Using Mentor Texts to Guide Writing in the ELA Classroom, by Crystal Tuminaro
2019 Delaware Writing Project
Crystal Tuminaro, Christiana High School
Over the course of my career, I have noticed a new trend in students over the last several years, a trend that is particularly disturbing as it flies in the face of the purpose of an education. Students want the right answer, and they want it immediately. They are no longer willing to attempt, or struggle through a process in order to learn, but rather seek affirmation for every question or activity before moving to the next. Maybe it’s Candy Crush or those running games in which players are rewarded after each move with a new candy bomb or invincibility mode. Maybe it’s the fear of having to erase – when did that become a thing? Maybe it stems back to pure laziness. Whatever the cause, the need to be given the right answer at every turn rather than working through a problem seems to have taken root in our classrooms.
The backlash while attempting to break this habit is enough for some teachers to simply fall into line for the sake of their own sanity and pace of the curriculum. Working through a process takes longer, but it also provides students with the chance to internalize the process and thus, hopefully, later transfer the same process to a new task! Isn’t this what education is really about? I’m not sure, outside of Jeopardy, if my students will ever need to know the main characters of The Crucible or the motives behind each of them, but I hope after high school, they will still remember the bigger ideas or “warnings” the text provides.
Our Delaware Writing Project group created a unit that included mini-lessons covering the basics of writing a thesis, collecting good evidence to support the different claims of the thesis, and drafting the introductory and concluding paragraphs, as well as stylistic elements found within the specific mentor texts collected: using rhetorical questions, parenthetical commentary, and lists of three. The mentor texts discussed the relevance of Shakespeare, Dante, and Fairy Tales for the modern reader and a collection of five texts shared different warnings provided through the Disney-Pixar animated film, Wall-E. Students found the texts engaging, and in many cases, really connected with the sarcastic undertone of several of them.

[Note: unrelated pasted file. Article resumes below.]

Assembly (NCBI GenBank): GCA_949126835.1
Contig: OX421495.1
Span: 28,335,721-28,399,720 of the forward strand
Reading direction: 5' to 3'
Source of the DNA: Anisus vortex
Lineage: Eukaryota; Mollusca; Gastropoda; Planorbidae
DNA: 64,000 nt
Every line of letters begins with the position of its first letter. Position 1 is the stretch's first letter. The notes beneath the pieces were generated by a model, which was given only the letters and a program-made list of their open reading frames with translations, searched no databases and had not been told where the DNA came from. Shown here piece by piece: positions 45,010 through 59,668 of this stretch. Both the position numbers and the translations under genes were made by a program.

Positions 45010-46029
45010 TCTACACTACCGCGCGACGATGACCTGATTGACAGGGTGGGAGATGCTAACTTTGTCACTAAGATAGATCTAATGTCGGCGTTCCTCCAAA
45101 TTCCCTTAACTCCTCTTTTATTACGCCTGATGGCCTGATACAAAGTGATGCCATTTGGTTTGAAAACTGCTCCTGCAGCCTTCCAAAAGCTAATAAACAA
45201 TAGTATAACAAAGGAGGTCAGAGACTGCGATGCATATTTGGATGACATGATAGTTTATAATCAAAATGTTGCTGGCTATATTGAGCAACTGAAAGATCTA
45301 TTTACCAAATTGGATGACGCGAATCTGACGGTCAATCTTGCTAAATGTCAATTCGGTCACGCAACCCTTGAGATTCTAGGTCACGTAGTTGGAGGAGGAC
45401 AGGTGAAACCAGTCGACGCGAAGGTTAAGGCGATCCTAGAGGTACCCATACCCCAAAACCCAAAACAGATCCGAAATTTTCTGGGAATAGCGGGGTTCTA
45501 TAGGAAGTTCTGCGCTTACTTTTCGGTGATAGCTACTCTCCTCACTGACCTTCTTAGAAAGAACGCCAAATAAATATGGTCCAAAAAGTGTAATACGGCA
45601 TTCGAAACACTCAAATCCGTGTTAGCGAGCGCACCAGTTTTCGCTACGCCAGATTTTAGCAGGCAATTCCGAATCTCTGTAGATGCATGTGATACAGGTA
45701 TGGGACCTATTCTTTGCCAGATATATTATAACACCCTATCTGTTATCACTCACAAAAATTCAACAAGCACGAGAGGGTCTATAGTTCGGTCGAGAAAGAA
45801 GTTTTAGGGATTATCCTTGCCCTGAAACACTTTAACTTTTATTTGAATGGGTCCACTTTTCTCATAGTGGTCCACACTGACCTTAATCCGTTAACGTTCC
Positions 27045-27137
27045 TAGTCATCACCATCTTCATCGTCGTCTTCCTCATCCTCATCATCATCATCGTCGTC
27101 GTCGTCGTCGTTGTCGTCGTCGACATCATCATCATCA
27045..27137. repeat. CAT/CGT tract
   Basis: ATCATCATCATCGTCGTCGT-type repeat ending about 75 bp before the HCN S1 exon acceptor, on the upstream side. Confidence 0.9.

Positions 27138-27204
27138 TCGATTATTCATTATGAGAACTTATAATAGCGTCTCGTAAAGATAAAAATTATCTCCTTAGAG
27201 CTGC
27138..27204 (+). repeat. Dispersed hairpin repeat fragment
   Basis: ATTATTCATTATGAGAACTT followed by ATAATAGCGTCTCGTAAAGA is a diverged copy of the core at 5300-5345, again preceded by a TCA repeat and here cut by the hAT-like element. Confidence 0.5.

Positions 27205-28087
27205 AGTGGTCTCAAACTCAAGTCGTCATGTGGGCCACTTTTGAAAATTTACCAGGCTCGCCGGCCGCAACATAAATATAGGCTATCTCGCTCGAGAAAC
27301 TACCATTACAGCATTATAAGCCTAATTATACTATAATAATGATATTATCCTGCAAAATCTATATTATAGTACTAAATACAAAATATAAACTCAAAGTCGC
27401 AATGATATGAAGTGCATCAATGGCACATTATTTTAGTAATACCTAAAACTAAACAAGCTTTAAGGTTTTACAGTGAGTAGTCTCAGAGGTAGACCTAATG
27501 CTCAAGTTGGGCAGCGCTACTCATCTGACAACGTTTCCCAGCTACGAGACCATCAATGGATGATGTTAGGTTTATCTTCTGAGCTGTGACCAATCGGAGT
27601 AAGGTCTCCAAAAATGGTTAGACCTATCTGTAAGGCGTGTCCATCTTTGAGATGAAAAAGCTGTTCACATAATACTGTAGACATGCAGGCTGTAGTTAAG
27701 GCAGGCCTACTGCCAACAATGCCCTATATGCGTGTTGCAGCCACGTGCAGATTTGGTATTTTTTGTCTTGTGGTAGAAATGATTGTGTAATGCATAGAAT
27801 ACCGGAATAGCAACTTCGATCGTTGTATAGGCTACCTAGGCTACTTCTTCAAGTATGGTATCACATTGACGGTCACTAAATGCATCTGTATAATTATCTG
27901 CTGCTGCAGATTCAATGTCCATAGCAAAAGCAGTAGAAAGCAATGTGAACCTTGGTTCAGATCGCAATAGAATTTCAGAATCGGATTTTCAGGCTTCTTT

The process of using mentor texts during writing instruction is one I plan to continue using. Gone are the nights of writing my own sample essay on a different text to show students good writing! This “good writing” always fell into a specific format with a teachable formula– whether that was due to my own need to check the boxes in the rubric, or to match what I know students are seeing before and after my class, I’m not so sure. I do know all of the sample essays and outlines I provided fit a standard five paragraph format, and felt a bit stretched as I was using a different text, one we had already discussed as a class, with a topic meant for another text or set of texts. I always encouraged students to break the mold, take risks, and make their own writing decisions, but the samples provided did not do this in fear that those students who cling to a format would become lost in the assignment. Providing a variety of sample published texts for students to use as guides not only opened them to different formats and structures, but provided several opportunities to teach and practice different techniques to add style to the writing.